Urgently relevant to current arguments about the crisis of austerity, the 1968 manifesto set out a new agenda for socialist Britain, after the failure of the postwar consensus. It sought to change the nature of the state, to drive a wedge between finance and empire, to stress the importance of a planned economy for all, and to detach Britain from the imperial goals to which it had long been committed. Today, the spirit of The May Day Manifesto offers a road map to a brighter future.
The original publication brought together the most influential radical voices of the era. Among the seventy signatories were Raymond Williams, E. P. Thompson, Stuart Hall, Iris Murdoch, Terry Eagleton, Ralph Miliband, and R. D. Laing. This edition comes with an introduction from Owen Jones, who brings a sense of urgency and hope to the contemporary debate.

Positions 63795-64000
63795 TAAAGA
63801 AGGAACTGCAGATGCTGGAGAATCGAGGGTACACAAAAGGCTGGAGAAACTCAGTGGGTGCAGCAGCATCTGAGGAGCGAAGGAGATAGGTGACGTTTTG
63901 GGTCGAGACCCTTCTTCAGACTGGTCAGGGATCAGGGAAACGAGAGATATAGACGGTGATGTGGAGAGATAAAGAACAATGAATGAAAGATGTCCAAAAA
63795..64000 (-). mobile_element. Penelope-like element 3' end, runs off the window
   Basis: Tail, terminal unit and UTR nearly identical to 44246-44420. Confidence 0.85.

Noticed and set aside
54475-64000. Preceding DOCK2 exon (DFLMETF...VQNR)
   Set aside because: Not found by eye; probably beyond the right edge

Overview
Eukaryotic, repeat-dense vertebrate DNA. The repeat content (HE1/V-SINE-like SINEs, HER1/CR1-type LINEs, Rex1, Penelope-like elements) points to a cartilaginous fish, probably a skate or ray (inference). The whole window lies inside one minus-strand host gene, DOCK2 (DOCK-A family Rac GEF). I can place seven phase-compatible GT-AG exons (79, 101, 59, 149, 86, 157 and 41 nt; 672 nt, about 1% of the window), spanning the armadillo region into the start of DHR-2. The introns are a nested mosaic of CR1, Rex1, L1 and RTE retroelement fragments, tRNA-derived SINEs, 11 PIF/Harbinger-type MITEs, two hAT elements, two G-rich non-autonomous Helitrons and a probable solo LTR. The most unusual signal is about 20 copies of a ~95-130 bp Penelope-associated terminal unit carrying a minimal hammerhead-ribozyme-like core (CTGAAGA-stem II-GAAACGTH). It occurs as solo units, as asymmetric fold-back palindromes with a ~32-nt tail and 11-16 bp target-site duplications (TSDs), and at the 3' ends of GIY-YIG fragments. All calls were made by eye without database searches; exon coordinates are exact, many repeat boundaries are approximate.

“A genuinely collaborative project among a range of left-wing intellectuals of the day.”
“The Manifesto sought to rescue and renew the idea that the purpose of the politics of the left—Labour and beyond—should be to further the long-term transformation of capitalist society in a democratic and egalitarian direction.”
“Only a confident, assertive, radical left that is prepared to go on the offensive can succeed. That is the spirit which runs through the 1968 May Day Manifesto. And its lessons and insights may belong to another era—but we have much to learn from them today.”
“Explores the crisis of austerity, the burden of empire and the failures to control rampant capitalism, but … clears the path to a brighter and equal future”